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Sign Language Becomes Official National Language
By Dave Reynolds, Inclusion Daily Express
April 10, 2006


Sign language is an official language in New Zealand.

To be more precise, the country's parliament voted overwhelmingly last Thursday to pass a bill recognizing New Zealand Sign Language as the nation's third official language, right behind English and the native language Maori. On Monday, Governor-General Dame Silvia Cartwright signed the bill into law.

On one level, the NZSL Act 2006 means that the estimated 28,000 New Zealanders who communicate primarily through sign language will have better access to education, health care, employment services, and the justice system.

"When people are arrested or go through the court proceedings or have dealings with the prison services . . . they really do have to have an interpreter in their own language," Minister for Disabilities Issues Ruth Dyson told TVNZ.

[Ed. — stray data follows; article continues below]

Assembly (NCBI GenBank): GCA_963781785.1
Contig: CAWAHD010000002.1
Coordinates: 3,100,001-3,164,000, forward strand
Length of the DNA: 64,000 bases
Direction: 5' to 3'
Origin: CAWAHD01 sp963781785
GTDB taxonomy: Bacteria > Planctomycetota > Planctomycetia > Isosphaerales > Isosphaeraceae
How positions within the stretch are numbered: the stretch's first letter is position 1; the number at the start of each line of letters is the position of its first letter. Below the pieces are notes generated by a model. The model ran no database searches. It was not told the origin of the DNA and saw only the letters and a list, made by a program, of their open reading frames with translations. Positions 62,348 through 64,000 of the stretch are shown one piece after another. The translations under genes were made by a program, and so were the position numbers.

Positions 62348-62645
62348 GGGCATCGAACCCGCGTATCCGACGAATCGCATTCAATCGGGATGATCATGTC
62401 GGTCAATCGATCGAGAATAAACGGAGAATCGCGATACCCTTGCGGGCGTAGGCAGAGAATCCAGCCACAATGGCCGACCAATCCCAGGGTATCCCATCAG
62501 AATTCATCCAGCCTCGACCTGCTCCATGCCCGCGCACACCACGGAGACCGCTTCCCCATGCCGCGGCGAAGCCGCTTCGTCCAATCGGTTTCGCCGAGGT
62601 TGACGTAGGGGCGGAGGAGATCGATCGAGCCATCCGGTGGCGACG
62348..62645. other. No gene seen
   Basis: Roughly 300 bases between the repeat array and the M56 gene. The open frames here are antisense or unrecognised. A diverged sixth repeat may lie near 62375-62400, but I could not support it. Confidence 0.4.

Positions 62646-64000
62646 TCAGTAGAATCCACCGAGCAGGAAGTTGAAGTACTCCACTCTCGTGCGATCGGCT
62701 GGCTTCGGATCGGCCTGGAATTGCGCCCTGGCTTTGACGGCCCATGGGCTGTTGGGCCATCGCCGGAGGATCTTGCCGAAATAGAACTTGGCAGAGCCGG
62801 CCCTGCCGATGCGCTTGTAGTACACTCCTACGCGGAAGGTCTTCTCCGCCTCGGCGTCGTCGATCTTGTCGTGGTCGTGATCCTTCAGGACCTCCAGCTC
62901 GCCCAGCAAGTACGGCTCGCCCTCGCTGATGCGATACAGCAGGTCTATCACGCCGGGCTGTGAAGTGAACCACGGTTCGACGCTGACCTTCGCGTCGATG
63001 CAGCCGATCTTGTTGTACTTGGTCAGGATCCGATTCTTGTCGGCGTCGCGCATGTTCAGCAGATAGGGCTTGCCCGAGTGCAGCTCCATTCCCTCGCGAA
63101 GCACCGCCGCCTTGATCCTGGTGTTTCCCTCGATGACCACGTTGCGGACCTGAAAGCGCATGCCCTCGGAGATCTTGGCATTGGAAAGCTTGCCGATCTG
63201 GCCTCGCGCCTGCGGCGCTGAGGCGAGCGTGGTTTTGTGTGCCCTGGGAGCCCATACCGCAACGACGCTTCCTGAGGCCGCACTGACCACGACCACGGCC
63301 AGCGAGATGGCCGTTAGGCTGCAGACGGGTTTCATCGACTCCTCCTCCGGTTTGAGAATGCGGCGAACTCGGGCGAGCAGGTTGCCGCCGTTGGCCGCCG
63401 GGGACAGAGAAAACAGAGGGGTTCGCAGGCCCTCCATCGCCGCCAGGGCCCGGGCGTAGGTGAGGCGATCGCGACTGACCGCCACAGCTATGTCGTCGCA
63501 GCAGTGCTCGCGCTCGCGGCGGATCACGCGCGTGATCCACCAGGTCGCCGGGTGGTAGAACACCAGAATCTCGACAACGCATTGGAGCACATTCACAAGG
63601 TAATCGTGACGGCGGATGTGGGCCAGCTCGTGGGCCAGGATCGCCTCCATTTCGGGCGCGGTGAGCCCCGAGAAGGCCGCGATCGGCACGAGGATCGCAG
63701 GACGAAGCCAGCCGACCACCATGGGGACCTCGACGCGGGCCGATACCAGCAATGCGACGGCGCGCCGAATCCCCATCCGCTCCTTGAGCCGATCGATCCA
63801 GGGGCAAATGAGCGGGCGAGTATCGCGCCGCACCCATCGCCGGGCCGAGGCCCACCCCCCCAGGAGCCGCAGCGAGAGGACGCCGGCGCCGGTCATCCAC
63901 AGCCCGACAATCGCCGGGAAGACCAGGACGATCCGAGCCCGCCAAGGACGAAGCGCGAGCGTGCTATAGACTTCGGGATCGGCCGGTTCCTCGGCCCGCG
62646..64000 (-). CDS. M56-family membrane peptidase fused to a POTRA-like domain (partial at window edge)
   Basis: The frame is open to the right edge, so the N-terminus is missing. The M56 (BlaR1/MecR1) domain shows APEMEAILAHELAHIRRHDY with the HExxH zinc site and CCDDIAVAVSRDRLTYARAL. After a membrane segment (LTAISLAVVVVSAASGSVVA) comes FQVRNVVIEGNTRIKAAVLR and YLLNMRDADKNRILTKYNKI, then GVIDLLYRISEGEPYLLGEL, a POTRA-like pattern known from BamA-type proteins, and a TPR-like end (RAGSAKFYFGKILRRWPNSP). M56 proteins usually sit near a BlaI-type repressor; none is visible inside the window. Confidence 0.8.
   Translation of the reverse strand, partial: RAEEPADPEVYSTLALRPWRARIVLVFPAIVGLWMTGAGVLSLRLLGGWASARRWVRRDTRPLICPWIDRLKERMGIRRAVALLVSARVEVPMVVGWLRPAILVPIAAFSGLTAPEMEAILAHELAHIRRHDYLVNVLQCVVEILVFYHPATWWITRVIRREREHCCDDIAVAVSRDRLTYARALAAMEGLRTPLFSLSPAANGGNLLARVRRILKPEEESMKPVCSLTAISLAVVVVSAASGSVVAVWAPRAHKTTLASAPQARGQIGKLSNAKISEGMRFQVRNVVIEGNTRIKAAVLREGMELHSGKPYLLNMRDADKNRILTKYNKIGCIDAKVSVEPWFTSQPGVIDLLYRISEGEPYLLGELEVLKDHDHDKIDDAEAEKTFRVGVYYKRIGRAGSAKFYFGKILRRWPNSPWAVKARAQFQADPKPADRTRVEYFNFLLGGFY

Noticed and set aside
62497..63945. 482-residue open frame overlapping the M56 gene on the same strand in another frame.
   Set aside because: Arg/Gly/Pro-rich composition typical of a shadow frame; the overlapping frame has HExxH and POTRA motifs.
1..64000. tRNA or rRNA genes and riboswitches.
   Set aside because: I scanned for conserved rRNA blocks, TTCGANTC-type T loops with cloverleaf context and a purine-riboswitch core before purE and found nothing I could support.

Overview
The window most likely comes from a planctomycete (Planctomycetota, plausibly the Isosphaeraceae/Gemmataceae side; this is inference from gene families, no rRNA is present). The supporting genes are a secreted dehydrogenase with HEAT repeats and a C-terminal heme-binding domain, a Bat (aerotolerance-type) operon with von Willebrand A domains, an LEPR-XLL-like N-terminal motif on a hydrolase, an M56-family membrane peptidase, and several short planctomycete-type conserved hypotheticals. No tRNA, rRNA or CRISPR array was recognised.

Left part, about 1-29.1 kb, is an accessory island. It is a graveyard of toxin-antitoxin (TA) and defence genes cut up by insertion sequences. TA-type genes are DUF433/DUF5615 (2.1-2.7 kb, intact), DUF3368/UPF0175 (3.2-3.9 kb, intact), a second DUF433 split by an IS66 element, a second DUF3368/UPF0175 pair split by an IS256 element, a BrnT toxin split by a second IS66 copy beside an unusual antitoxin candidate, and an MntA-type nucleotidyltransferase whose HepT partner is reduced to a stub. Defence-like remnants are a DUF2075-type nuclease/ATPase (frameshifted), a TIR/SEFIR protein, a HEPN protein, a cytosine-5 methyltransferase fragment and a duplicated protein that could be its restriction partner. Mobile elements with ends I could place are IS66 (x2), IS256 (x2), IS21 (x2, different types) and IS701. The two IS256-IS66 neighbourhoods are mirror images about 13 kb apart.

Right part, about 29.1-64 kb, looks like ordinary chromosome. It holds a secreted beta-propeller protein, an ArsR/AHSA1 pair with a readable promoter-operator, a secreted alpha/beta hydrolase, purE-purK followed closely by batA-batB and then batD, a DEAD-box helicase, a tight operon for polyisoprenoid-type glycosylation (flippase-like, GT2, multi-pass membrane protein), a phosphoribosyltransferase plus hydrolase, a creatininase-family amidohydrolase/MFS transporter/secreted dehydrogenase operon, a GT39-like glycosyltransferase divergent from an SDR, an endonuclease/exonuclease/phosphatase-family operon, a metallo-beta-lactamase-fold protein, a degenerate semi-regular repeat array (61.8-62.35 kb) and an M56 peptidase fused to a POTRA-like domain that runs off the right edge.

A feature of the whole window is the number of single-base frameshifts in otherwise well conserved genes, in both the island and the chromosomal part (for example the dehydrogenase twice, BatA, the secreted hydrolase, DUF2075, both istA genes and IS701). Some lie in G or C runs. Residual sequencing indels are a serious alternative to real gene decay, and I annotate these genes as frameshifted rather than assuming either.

The achievement is a matter of pride to members of the deaf community who have spent the last 20 years advocating for their language to be formally recognized.

Karen Pointon, a deaf studies teacher at Victoria University, said that when she was a child, deaf children in segregated schools were forbidden to use sign language, which shared many features with Maori.

"We weren't allowed to use sign language. We were only taught through speech which was really hard," said Pointon, who has been deaf all of her life.

News sources noted that deaf visitors packed the gallery in parliament Thursday, waving their hands in the air to silently applaud lawmakers for their vote.

New Zealand Sign Language Bill (New Zealand Office for Disability Issues)


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